Theresa’s supposed friends. How well did the Prime Minister choose?

Never mind about May’s ill-fated choice of manifesto in the election.
There’s the broader question: how well has Theresa May chosen her friends?
With the dust of battle still settling after a troubled campaign for May, her two closest advisors, Fiona Hill and Nick Timothy, have been fed to the furious wolves.
Even more than a policy change at the top, Tories have demanded a change of people.
Hill and Timothy go back seven years with May, working together with her in the Home Office.
Joint Chiefs-of-Staff, they protected her… they were ‘her Praetorian Guard,’ as one colleague put it.
They ran May’s operation with unrelenting hostility towards everyone – staff, journalists, cabinet ministers, the lot.
The working atmosphere, by all accounts, was unpleasant: if you weren’t at the table, you were probably on the menu.

As one former advisor put it, ‘They lacked flexibility, charm and a listening mode. Hill in particular never understood you don’t have to shout, you have to communicate.’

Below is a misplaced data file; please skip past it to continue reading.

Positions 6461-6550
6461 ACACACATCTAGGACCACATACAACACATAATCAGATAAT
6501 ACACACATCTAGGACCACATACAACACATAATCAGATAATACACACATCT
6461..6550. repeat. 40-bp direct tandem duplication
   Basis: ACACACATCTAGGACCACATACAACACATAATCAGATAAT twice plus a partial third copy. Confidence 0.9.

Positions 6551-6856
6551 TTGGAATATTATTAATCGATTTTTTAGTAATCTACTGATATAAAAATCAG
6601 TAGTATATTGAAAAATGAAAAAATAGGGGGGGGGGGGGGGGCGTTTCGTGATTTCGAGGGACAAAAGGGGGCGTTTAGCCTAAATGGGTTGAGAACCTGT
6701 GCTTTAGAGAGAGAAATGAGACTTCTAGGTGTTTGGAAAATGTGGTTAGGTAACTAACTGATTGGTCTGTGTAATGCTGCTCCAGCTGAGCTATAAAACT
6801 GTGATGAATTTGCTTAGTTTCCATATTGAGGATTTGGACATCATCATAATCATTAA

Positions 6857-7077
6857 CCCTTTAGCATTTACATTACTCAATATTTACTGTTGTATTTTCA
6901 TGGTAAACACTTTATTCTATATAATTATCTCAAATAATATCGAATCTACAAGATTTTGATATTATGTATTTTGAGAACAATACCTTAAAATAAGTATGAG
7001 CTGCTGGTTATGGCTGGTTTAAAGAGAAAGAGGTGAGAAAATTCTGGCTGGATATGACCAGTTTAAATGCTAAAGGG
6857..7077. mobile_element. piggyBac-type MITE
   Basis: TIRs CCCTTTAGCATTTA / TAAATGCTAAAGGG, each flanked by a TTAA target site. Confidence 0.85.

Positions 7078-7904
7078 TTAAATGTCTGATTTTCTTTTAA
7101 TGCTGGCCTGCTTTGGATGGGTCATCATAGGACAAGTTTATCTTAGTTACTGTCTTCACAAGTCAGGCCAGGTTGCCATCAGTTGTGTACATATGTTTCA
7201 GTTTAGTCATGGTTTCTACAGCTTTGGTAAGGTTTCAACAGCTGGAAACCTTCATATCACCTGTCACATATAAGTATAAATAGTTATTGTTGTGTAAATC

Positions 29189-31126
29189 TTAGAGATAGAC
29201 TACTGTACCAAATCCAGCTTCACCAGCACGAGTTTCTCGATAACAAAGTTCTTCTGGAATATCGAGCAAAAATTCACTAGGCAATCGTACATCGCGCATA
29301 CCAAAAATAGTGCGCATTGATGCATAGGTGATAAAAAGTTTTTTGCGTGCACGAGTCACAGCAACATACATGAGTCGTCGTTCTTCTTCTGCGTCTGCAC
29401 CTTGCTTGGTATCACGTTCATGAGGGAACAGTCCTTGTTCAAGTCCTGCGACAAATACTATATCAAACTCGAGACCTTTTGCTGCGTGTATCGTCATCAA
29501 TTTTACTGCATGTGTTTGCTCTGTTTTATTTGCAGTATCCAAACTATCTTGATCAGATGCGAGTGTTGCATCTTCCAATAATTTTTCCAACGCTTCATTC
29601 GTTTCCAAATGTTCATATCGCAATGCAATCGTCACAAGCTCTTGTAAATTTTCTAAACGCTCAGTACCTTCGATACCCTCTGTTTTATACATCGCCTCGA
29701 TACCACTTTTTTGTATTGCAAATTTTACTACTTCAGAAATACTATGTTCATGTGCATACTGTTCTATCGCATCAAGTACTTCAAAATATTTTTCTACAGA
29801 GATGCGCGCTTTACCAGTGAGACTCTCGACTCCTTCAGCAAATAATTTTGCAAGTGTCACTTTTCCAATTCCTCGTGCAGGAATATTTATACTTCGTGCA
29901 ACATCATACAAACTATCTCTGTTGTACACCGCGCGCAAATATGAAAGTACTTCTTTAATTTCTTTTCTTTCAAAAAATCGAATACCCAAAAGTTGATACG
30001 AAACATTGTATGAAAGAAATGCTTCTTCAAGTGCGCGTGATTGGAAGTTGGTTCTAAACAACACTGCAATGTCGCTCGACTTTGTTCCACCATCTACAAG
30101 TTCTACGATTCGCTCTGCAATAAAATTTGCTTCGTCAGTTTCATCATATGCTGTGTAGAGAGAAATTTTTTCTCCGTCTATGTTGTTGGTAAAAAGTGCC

May herself struggles to communicate, she’s not an easy listen as her robotic election mantras hilariously/bleakly revealed.
The over-used ‘Strong and stable’ and ‘coalition of chaos’ rightly became comedy fodder.
(And rather haunt her presently.)
There is a separatist and closed aspect to May’s personality that struggles with relationship and spontaneity.
And unfortunately, she chose friends who accentuated this social isolation.
This ‘drawbridge’ mentality is OK if things are going well; but now, as the vultures circle above the gothic buildings of Westminster and she needs friends, she finds herself without them.
They say you don’t choose your family but you do choose your friends.
This is true…but it doesn’t mean we choose well.
I was talking to someone recently who has just had a purge of ‘friends’ gathered down the years; and she feels much better for it.
‘I just realised that quite a few of them, who I’ve known for years, weren’t good for me. I spent more time being hurt than happy. It’s a relief to be free.’
Whether May feels the same this morning, I don’t know.
Friends are there to unlock us in some way, to free us from the prison of ourselves.
But in Hill and Timothy, May chose warders rather than friends.